Practice Areas

GreenSpring Legal practices in the state of Maryland and at the Federal level, primarily focusing on issues related to:

The Clean Water Act (33 U.S.C. § 1251, et seq.)
The Coastal Zone Management Act (16 U.S.C. § 1451 et seq.)
The Freedom of Information Act (5 U.S.C. § 552)
The Oil Pollution Act of 1990 (33 U.S.C. § 2701 et seq.)
The Privacy Act (5 U.S.C. § 552a)
The Resource Conservation and Recovery Act (42 U.S.C. § 6901 et seq.)
The Safe Drinking Water Act (42 U.S.C. §§ 300f to 300j–26)

The Maryland Environment Article (Titles 4, 5, 9, and 16)
The Maryland Public Information Act (MD Code, General Provisions § 4-101 et seq.)

Land use and zoning
Agricultural issues

GreenSpring is also available for consultation services regarding regulatory compliance, the marine environment, contract law, and transactional work.

Recent Posts

Ellicott City Flood

This past Saturday’s flash-flooding in Ellicott City is heartbreaking, and our hearts go out to the victims. GreenSpring Legal is proud to be a donor to the Ellicott City Partnership‘s campaign to assist the flood victims. Those of you who wish to assist may donate here.

This flood comes as a tragic reminder of the impacts that development has on a watershed’s capacity to process storm events; particularly high-intensity storm events.  Ellicott City has historically suffered a major flood (from either the Patapsco River or Tiber Creek) about once every ten years (more or less), but this was beyond anything in living memory (approximately 6″ of rain in 2 hours translates to a thousand-year storm event for even a 3-hour storm).  The City was originally a mill town, and the river running through it has been strictly channelized, leading to faster water flow and nowhere for floodwaters to spread out and dissipate their force.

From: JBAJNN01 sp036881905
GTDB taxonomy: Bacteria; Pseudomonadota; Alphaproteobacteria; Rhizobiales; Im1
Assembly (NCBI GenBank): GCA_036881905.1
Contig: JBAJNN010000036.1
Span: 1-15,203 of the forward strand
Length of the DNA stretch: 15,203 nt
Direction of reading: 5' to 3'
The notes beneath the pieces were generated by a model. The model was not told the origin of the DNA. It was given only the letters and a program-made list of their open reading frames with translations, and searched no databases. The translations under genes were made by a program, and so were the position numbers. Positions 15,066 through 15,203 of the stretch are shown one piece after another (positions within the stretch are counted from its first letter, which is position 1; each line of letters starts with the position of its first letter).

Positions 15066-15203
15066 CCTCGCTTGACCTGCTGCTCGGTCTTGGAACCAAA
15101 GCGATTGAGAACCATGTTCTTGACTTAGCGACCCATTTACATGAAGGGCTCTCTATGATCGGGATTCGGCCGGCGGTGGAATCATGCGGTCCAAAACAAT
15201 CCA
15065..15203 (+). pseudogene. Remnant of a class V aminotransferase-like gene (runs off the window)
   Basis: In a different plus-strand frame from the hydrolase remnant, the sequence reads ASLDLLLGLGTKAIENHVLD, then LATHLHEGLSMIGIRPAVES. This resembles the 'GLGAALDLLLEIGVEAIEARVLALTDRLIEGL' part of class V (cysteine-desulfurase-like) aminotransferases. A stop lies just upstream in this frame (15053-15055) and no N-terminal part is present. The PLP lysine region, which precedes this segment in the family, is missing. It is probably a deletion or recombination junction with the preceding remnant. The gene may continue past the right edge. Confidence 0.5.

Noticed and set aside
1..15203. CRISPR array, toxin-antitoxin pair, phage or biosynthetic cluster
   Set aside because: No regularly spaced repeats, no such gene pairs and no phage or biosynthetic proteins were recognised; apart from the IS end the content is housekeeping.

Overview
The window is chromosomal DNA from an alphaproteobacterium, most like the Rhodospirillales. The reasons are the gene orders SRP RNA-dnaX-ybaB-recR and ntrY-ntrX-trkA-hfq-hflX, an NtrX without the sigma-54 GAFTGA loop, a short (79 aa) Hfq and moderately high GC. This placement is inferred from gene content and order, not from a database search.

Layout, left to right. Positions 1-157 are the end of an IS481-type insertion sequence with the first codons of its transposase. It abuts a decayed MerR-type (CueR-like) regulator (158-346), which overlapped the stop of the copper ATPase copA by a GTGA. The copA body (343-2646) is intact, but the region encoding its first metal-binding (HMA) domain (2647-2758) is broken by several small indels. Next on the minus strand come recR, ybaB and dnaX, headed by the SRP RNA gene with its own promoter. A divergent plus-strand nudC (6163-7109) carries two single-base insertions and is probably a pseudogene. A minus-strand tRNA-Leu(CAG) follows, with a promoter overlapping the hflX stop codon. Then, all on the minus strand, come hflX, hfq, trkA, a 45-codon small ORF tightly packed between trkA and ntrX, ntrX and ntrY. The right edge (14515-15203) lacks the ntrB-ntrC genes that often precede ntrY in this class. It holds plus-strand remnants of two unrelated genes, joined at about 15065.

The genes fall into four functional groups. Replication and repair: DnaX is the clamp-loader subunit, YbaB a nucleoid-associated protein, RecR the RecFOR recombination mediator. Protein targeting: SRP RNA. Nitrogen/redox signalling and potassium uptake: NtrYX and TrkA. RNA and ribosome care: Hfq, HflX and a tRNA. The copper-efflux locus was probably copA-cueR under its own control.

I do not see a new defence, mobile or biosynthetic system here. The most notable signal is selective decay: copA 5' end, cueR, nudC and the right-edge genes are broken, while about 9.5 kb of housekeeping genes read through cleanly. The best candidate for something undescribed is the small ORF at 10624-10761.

When faced with a storm event of this caliber, though, even a separate storm sewer system is likely to be inadequate, and the victims have to deal with the environmental health hazards of contaminated water (in addition to the fact that there is quite a lot of rapidly-moving water where it’s not supposed to be).  The “Smart Growth” initiative is laudable, but the current approach encourages densities beyond anything our current stormwater infrastructure can handle.  Here in the Mid-Atlantic region (as well as the New England region), we are likely to see an increasing frequency of high-intensity storm events due to climate change. It is vital that we adjust our approach to development accordingly, or this tragedy is likely to repeat itself across the Eastern Seaboard in various forms.

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